THON Pass System: What Went Wrong, and Why It Was Still OK

In addition to working as Managing Editor for Onward State, I’ve had the pleasure of serving as a THON Technology captain for the past two years. My duties as a Technology Captain centered around the Pass System. The Pass System is used to control access to the event level of the Bryce Jordan Center during THON weekend, in order to maintain fire code regulations as well as to provide a reward to organizations based on their fundraising levels. Unfortunately, the system also necessitates that we limit the number of guests who have access to the floor. Because of the significant number of people wanting to get on the floor, long lines have formed historically on the concourse level of the BJC. Last year was plagued with some of the longest lines that THON had ever seen.

Coming into THON 2011, I knew that my biggest goal for the year would be to minimize the amount of time that people had to wait to get onto the floor. I sat down with the Rules and Regulations and Technology Overalls last April to try and figure out a course of action that we would take to improve the system for 2011. The result of that meeting was a two-part plan that we hoped would both increase the number of people who would be able to access the floor, and cut down on the amount of time people would have to wait to get onto the floor. The first part of the plan was to time limit Organization passes to 4 hours, using a rotating color system that would have groups of people swept off the floor every hour. The second part of the plan would involve creating a text-message based waiting list, where a guest would check into the system at kiosks around the concourse and then go enjoy the event while they waited for their text message.

The texting system was an ambitious project that we hoped would revolutionize the way people experienced THON. We began development of the system over the summer, picking up speed in the Fall semester when the Rules and Regulations captains were picked. Eventually we had a system in place that we thought we could bring to THON.

THON weekend brings a tremendous set of challenges, that despite our attempts, we could never accurately simulate. The sheer amount of people looking to access the system, combined with being in a building whose cell reception levels were suspect, and an unfamiliar network had us apprehensive about the potential success of the system. As it would turn out, those apprehensions were well founded. Our initial attempt at the system THON weekend resulted in some errors, and we had to resort back to the old system of having a line form and having people wait. This was something we had planned for. The Pass Team had meet with Kirsten Kelly and several other members of the Overall Committee prior to THON weekend to determine our plan should the texting system not pan out.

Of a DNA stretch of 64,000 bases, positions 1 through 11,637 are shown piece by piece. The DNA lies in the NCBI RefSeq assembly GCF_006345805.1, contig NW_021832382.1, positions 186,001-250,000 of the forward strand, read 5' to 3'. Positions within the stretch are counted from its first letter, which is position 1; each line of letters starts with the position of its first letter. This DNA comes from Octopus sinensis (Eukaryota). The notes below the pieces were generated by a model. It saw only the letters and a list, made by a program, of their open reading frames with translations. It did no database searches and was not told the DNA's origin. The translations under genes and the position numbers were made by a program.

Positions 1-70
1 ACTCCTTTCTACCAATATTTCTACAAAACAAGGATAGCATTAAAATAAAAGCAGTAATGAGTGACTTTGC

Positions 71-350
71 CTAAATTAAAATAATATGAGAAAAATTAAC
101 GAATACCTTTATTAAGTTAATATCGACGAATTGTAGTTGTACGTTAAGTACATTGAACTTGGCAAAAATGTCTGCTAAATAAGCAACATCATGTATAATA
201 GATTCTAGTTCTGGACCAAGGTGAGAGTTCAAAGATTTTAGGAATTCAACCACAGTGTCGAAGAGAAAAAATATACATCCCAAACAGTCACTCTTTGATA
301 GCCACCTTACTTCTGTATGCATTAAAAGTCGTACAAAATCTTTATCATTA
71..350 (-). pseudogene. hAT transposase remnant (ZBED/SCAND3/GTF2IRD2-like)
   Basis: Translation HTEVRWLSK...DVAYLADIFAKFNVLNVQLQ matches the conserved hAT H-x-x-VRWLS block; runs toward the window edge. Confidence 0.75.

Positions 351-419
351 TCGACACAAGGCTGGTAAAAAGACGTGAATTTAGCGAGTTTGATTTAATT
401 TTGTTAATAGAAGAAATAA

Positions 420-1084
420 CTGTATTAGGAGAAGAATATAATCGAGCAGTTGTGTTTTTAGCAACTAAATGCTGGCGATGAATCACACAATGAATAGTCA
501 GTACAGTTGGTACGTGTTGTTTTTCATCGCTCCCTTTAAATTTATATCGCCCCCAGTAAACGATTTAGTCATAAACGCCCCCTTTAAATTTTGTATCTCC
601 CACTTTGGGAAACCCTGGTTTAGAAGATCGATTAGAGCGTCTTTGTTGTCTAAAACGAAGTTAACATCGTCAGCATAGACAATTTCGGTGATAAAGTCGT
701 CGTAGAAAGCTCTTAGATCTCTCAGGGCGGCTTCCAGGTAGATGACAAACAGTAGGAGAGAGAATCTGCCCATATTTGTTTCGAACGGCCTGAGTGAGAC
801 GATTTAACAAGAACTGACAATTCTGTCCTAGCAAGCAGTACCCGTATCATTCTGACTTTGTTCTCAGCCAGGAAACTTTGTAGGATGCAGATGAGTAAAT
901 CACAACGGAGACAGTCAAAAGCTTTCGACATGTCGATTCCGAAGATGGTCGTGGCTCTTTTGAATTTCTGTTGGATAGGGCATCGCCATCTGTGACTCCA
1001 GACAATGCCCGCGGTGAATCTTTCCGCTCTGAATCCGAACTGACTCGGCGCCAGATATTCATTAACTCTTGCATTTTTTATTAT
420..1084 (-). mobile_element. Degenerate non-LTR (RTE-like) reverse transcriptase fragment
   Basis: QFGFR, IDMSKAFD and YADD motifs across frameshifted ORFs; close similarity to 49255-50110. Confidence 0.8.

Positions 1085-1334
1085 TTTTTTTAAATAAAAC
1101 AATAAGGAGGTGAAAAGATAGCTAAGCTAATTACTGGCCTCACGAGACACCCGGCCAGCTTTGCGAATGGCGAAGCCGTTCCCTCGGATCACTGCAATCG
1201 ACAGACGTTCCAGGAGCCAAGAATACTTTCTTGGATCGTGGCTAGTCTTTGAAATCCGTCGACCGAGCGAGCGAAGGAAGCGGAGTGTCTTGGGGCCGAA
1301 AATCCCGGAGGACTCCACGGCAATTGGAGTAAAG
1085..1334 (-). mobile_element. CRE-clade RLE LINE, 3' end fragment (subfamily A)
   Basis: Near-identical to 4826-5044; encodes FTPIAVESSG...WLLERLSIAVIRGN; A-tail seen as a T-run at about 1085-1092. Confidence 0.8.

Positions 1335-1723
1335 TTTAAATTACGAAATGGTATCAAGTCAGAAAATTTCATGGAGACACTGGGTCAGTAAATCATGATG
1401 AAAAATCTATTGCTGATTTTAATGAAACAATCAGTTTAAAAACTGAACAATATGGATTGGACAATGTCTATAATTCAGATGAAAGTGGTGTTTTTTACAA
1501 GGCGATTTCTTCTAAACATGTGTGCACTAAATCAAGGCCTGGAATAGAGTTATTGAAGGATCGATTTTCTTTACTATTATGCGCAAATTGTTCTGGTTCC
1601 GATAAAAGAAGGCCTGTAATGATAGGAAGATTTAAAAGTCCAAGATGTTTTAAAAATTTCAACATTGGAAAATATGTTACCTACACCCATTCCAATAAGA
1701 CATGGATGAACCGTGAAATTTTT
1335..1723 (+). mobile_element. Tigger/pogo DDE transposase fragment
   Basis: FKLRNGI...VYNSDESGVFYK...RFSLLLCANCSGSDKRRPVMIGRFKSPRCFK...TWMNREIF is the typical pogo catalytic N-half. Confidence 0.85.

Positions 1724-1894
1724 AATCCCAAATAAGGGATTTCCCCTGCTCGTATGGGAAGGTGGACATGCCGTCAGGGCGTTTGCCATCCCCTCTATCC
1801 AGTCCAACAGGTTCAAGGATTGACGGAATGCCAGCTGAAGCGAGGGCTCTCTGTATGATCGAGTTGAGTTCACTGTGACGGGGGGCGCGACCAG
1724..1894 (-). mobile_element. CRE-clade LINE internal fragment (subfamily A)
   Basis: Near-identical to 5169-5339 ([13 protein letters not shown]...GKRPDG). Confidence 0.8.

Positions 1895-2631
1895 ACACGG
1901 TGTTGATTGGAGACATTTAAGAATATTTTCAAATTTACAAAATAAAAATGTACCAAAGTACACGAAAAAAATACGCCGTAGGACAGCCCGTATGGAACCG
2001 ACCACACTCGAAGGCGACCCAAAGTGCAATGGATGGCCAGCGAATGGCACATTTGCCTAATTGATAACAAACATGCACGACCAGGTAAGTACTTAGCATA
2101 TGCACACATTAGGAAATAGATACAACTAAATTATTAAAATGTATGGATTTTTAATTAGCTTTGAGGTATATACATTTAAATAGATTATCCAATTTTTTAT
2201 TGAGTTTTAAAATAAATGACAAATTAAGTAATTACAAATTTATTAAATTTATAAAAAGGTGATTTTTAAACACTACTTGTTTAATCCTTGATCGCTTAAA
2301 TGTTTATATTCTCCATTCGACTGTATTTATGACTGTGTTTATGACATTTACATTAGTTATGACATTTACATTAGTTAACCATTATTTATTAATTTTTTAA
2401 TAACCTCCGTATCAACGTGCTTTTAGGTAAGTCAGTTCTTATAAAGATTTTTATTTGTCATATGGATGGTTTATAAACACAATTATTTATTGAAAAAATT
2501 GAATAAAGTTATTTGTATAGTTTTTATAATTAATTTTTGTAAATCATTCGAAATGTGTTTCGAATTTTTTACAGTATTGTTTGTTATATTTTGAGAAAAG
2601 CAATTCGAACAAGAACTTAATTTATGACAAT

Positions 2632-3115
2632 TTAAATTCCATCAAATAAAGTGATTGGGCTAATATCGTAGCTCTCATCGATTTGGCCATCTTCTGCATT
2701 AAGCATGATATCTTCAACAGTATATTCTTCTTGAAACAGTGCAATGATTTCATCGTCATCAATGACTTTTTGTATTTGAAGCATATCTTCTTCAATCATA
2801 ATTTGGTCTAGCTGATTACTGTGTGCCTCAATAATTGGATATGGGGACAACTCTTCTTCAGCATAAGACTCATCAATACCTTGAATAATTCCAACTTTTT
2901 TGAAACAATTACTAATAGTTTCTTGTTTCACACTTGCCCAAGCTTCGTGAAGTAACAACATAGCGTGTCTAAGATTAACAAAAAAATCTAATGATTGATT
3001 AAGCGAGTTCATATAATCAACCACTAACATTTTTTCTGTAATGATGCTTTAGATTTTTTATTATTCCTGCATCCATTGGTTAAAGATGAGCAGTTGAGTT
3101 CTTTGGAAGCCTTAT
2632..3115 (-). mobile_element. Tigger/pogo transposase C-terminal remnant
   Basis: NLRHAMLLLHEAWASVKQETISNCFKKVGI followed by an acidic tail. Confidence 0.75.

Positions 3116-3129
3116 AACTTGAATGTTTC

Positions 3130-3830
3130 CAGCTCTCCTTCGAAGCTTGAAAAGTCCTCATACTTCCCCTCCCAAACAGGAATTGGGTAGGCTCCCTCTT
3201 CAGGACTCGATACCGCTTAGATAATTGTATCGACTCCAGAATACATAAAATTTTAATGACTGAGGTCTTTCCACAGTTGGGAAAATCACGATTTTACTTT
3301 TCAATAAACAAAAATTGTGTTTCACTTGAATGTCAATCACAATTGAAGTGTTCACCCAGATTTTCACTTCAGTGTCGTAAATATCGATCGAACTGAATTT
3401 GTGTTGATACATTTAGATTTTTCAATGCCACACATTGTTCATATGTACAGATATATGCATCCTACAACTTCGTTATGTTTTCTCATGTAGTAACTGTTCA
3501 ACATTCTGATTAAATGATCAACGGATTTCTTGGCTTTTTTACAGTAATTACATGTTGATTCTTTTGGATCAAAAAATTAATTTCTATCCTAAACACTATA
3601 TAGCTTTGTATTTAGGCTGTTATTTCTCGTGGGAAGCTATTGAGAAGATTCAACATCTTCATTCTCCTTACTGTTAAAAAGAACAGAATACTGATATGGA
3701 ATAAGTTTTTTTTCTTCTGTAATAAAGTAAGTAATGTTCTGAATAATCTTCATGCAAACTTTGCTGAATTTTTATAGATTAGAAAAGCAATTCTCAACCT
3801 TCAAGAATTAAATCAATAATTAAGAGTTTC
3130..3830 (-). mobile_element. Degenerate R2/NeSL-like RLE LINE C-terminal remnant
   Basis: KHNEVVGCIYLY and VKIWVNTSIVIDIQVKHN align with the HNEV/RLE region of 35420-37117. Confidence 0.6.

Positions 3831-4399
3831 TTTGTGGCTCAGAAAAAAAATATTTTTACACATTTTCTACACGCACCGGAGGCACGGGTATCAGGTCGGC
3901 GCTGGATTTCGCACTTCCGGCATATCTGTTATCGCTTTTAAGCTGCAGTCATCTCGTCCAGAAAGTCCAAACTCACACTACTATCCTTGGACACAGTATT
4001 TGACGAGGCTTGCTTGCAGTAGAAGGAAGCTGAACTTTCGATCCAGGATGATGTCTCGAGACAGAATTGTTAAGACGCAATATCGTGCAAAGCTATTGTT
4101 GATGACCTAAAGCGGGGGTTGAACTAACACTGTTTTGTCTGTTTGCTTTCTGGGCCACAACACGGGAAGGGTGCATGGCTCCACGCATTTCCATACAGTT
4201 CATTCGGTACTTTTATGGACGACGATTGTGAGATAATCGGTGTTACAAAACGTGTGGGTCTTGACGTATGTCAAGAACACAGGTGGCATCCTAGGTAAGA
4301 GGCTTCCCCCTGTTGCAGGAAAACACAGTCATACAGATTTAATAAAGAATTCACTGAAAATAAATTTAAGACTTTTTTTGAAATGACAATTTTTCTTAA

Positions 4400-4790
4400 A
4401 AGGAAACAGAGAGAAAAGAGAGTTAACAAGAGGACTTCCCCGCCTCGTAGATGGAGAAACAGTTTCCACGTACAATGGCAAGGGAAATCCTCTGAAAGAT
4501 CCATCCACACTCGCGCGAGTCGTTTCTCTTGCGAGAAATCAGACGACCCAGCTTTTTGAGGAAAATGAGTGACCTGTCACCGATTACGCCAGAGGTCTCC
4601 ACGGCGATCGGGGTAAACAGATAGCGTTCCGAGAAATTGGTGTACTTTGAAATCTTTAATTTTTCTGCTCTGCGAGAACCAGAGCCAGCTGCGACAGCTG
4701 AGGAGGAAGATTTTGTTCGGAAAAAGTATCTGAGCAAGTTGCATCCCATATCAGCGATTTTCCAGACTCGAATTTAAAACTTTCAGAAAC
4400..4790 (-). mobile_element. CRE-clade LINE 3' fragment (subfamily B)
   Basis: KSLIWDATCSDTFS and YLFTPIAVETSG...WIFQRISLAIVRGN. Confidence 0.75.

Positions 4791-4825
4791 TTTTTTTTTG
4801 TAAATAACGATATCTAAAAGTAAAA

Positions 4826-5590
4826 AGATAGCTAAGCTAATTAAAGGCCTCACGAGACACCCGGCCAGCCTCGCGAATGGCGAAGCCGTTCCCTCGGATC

The resulting line was a source for consternation for many, and though we were eventually able to get the texting system back online, we later switched back to the original system due to long lines forming at the check-in kiosks. We hadn’t succeeded in eliminating the line, just creating 4 of them around the concourse.

Despite all of this, the original system performed significantly better than it had last year. The length of the line didn’t change, in fact at points I believe that it was longer than last year, but the amount of time that people waited in the line was cut down by about 75% on average. Last year saw waiting times approaching 4 hours. This year, almost all of the people I talked to said they waited for about an hour. This is because the event floor never hit its capacity and we were able to continuously allow people access to the floor. This is a true testament to the time limited passes, by capping the amount of time one person was able to stay on the floor, we were able to get more people through the system than ever before.

None of this could have been done without the hard work and dedication of my fellow captains on the Rules and Regulations and Technology committees who developed and implemented the systems, as well as the Rules and Regulations committee members who displayed tremendous amounts of professionalism working the system. THON’s advisor, Barry Bram, put it best when he said to me, “Come Monday, the Pass System isn’t the story that people will be concerned with.” He couldn’t have been more correct.

About the Author

Chase Tralka

Chase Tralka is a Senior majoring in Information Sciences and Technology with a minor in Security and Risk Analysis. He is from Northern New Jersey and is involved in far too many organizations to list here. He enjoys photography, cycling, and listening to obscure free jazz music.

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